Barra Base Bound! Darwin to Bathurst Island – 3rd September
So…….we’re at the Top End at long last! Destination Darwin- Mission achieved- the largest city up at this end of the continent. Perhaps it’s our vivid imaginations, perhaps it’s just harsh reality, but it feels REALLY hot up here. We’re slipping, slopping, and slapping left, right and centre, in a mammoth effort to protect ourselves from the cruel and relentless big, yellow, melanoma bearing sun.
Darwin as a city offers you the normal things any city of its size would; only it dishes everything up with a certain dose of bland boredom. People are friendly yet seem somewhat unenthused by life. Perhaps a constant assault by the heat 365 days of the year takes its toll in the general aura of lethargy that inhabits the city…………
Nevertheless, Darwin is a city that lies in close proximity to some of our top tourist destinations namely Kakadu National Park and the Red Centre. We drove straight into Darwin because we’re going out to Bathurst Island (just North of Darwin) for a spot of fishing at “The Barra Base”(being basically a very basic beach front bungalow style abode for berzerk fishermen obsessed with bobbing bait and lures in an attempt to catch the mighty Barramundi).
N.B.We are meeting our son Joshua on the 6th of September- he’ll be joining us for a portion of our travels and we can’t wait to see him! Anyway…..we’ll be stopping to check out Kakadu etc with him in a week…..so stay tuned then for our updates on the park and surrounding attractions.
After a shaky and small plane ride, we arrived at the Barra Base, Bathurst Island. The most striking thing that one notices from the air is that the island is totally undeveloped. Bathurst Island is owned by the Tiwi People- a group of Aboriginal Islanders. The Barra Base too (which is simply basic accommodation and meals for up to 20 guests and fishing guides) is owned and run by the Tiwis.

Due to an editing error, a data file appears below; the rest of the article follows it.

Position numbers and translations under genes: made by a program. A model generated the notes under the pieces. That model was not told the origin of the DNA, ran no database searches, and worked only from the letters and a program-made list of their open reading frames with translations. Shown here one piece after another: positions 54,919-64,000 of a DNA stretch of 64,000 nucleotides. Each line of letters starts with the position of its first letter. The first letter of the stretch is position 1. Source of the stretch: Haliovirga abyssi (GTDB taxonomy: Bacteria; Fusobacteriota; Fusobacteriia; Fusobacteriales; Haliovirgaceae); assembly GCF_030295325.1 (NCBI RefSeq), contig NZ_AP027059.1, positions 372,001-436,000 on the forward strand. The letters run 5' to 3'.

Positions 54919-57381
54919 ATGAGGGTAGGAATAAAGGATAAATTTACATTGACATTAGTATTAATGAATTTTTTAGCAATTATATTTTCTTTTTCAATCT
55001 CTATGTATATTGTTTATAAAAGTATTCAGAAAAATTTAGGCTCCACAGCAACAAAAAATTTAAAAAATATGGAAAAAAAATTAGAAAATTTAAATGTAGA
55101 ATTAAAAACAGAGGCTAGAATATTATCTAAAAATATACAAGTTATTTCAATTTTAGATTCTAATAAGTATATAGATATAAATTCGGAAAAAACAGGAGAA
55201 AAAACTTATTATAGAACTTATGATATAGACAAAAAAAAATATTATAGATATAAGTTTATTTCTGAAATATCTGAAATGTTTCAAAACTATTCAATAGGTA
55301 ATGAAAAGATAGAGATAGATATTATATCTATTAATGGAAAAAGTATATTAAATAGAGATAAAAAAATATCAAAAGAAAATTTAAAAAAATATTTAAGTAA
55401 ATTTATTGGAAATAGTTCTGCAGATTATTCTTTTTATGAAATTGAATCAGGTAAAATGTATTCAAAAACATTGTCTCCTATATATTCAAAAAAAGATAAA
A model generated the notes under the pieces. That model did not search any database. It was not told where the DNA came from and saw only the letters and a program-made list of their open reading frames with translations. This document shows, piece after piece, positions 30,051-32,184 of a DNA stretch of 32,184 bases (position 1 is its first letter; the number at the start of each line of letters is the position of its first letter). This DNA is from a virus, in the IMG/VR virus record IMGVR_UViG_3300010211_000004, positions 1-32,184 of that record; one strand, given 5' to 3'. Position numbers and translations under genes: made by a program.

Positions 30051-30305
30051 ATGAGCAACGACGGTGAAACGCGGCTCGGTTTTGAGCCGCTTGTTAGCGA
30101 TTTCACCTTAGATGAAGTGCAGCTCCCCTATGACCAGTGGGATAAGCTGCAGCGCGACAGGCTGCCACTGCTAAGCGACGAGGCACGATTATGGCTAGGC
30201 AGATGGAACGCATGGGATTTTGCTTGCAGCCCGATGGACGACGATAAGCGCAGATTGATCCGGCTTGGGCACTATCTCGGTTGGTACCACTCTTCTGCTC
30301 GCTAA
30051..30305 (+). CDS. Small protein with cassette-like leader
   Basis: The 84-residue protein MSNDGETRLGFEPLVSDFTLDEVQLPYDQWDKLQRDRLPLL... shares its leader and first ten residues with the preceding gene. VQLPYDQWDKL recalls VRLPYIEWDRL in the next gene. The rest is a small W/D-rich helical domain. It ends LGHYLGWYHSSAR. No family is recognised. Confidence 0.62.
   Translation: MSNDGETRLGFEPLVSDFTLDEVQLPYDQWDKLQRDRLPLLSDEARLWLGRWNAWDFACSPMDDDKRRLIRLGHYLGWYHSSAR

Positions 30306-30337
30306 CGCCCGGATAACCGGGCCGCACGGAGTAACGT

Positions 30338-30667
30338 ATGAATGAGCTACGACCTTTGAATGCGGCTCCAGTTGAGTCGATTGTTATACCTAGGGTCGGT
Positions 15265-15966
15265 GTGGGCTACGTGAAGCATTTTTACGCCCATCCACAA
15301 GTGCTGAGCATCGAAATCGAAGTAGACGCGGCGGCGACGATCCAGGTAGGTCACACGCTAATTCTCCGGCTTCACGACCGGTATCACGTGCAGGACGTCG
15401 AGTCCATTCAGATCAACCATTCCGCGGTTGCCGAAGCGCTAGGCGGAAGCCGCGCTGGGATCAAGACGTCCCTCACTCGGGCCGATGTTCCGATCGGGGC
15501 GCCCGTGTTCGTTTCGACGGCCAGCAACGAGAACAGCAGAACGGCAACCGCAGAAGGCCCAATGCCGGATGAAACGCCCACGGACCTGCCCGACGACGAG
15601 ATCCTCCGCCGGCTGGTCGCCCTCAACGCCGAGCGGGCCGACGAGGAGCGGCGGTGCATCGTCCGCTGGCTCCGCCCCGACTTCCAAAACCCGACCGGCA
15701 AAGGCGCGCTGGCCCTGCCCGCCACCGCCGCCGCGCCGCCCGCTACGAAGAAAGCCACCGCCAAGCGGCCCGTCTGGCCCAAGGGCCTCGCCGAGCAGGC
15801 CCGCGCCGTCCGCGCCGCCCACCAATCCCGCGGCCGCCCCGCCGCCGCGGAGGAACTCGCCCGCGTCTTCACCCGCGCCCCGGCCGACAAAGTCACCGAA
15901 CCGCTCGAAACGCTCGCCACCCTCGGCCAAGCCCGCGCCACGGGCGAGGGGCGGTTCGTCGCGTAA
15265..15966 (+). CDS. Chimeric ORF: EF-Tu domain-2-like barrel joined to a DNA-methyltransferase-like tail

A stay at the Base affords one an insane dose of undiluted fishing from dawn to dusk and a chance to explore and meet some Tiwi’s and learn about their land and culture. With a friendly guide (who probably emerged from the womb with a rod in his hand) the day is spent trolling, casting, bait fishing, and hunting for mud crabs whilst exploring the waters around the island. Muchos fun!
There is a healthy catch and release policy so the boats only keep fish necessary to feed the troops each night. This is no major kill and grill type establishment! Upon arrival, we found ourselves at the dinner table as the other 4 guests recounted their days fishing adventures in minute detail.
From their recounts, it seemed apparent that we were not going to be catching a lot of Barramundi. Things were pretty quiet. Feeling slightly out of the action and unable to contribute in any way to a conversation that revolved only around fishing and fishing alone…we meekly slid off to our bunk beds scratching our newly brewing sand fly bites……..
We awoke early the next morning-(actually you have no choice…the boats leave at 7:30 am) eager to head out for our first days fishing, not really knowing what to expect but nevertheless hopeful. Eager to fulfil the chefs demand to “bring back something for dinner” and aware of the need to talk with the other guests at the dinner table we set out to fish…..
and fish we did!!!!!!
From the word go we were onto a good thing. First catch of the day and Sarah’s very first real fish ever(!!!!!!), was a magnificent 31-pound Jewfish…..quickly followed by many other species including a large shark. There is something amazing about bringing in a large fish, shaking their fins, then letting them swim away.
Unless you’re out for the whole day- all boats head back for lunch at the base- a quick hour out of the sun, refuel and re-energise before continuing again until dark.
After lunch, we were straight back out again- this time up the rivers casting for Barramundi. The creeks delivered the goods- amongst many shrieks, giggles, delirium and precision casting we landed a lot of Barramundi. Grand day total 16 Barra! Not the sandflies, mozzies, marsh flies, or pushing the boat over the mud flats were going to stop us. We deliriously speeded back to Base past herons, sea eagles, cranes and ibises as a magical sunset dropped into the ocean.
As could be expected dinnertime conversation consisted of a re-telling with much melodrama of fishing adventures du jour! We managed to bend some noises out of joint- having caught 16 Barramundi and the largest jewfish of the week. One particular fellow took exception to us- seems that for him no one else could possibly fish better…..
To be honest, we were as surprised as the other guests were profoundly disturbed by the fact that we had managed to catch so many fish. The competitive edge rears its ugly head even at the jovial Barra Base. We giggled to ourselves back in our room- Top End Top Fishing…….this place is fun!!!!!!!!